Autonomy as a human need

choiceTo be fully human is to make one’s own decisions and initiate one’s own actions in life.

In this essay at The Creativity Post, physician Alan Lickerman writes:

“restrictions on our autonomy may lie at the heart of a great deal of our unhappiness. Studies show, for example, that one of the greatest sources of dissatisfaction among doctors isn’t having to deal with insurance companies or paperwork but lack of control over their daily schedules. (I’ve found this to be true: nothing distresses me more in the course of my work day than feeling hurried and unable to control how I spend my time.) I simply hate feeling forced to do things—even things I would want to do if I weren’t being forced to do them.”[1]

The good physician’s self-reflection is squarely within the long tradition of philosophical liberalism:johnlocke

John Locke, for example: “We naturally, as I said, even from our cradles, love liberty, and have therefore an aversion to many things, for no other reason, but because they are injoined us.”[2]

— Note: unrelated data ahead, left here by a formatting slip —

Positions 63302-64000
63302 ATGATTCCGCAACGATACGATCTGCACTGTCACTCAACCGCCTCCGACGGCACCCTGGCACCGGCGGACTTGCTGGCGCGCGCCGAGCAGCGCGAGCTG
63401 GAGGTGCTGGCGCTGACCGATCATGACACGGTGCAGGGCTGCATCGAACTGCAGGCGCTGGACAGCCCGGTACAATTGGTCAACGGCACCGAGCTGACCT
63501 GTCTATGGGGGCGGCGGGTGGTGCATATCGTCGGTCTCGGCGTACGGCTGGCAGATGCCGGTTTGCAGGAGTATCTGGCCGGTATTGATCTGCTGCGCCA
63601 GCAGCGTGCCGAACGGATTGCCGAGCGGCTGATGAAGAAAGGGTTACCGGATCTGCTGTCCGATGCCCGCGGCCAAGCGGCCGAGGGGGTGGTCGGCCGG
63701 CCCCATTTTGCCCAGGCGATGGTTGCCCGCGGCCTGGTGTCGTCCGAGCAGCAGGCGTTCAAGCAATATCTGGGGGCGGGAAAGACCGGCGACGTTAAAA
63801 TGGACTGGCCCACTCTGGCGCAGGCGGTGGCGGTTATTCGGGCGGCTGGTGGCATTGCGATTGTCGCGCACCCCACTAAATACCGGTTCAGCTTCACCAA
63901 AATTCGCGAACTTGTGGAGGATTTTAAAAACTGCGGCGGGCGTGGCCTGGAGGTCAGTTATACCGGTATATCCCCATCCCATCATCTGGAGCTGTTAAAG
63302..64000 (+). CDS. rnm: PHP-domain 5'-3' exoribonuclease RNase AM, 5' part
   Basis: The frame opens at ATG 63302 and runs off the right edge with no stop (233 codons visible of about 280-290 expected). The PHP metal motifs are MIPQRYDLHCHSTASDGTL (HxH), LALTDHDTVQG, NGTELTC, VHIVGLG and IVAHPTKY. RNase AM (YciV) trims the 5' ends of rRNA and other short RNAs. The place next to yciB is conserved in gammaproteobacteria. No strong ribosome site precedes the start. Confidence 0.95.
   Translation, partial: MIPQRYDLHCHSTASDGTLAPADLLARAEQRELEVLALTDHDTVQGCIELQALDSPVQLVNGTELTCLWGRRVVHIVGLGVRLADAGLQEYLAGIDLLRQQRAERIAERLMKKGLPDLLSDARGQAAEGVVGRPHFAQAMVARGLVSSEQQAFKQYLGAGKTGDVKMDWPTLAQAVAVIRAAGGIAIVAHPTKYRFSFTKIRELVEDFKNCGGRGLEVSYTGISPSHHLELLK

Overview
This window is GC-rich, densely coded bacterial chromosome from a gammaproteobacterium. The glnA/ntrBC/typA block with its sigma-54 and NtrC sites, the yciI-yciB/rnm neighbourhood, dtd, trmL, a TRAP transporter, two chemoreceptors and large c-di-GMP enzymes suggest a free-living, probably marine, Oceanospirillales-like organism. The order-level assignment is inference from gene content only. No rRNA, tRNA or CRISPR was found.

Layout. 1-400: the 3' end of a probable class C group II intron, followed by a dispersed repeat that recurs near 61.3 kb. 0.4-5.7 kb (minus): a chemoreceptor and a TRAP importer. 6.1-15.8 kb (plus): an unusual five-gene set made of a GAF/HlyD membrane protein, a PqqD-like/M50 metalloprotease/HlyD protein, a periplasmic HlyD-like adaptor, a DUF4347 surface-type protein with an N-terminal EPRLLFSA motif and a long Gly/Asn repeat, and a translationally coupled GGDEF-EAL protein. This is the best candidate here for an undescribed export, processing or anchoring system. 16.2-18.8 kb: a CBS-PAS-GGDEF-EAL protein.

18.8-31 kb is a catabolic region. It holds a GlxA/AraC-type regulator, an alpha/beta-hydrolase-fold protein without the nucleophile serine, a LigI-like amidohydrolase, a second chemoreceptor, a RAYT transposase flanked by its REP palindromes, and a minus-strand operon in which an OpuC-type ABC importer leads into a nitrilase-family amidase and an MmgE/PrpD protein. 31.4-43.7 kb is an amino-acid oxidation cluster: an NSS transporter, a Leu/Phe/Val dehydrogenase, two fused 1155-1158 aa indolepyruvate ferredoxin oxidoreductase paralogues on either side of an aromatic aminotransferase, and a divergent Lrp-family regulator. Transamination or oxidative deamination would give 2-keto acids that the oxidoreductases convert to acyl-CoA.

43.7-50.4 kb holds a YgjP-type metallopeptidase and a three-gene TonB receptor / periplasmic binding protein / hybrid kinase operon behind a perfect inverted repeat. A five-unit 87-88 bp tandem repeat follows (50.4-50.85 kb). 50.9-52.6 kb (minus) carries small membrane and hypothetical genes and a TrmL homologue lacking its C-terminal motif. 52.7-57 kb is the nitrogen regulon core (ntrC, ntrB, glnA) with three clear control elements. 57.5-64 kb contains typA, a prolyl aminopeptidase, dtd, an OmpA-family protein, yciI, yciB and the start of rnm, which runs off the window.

millJohn Stuart Mill is another: “Many a person remains in the same town, street, or house from January to December, without a wish or thought tending towards removal, who, if confined to that same place by the mandate of authority, would find the imprisonment absolutely intolerable.”[3]

And all three above are deeply, deeply opposed to the illiberal tradition that seeks to deny or crush individual autonomy: Augustine, Sulzer, Kant*, and Fichte.

Sources and note:
[1] Alan Lickerman, “The Desire For Autonomy”. The Creativity Post, November 30, 2012.
[2] John Locke, Some Thoughts Concerning Education [1690], Section 148.
[3] John Stuart Mill, Collected Works of John Stuart Mill: Principles of Political Economy. Robson, J. M., ed. Books I-II. Indianapolis: Liberty Fund, 2006, p. 213.
* Yes, Kant is a mixed case.

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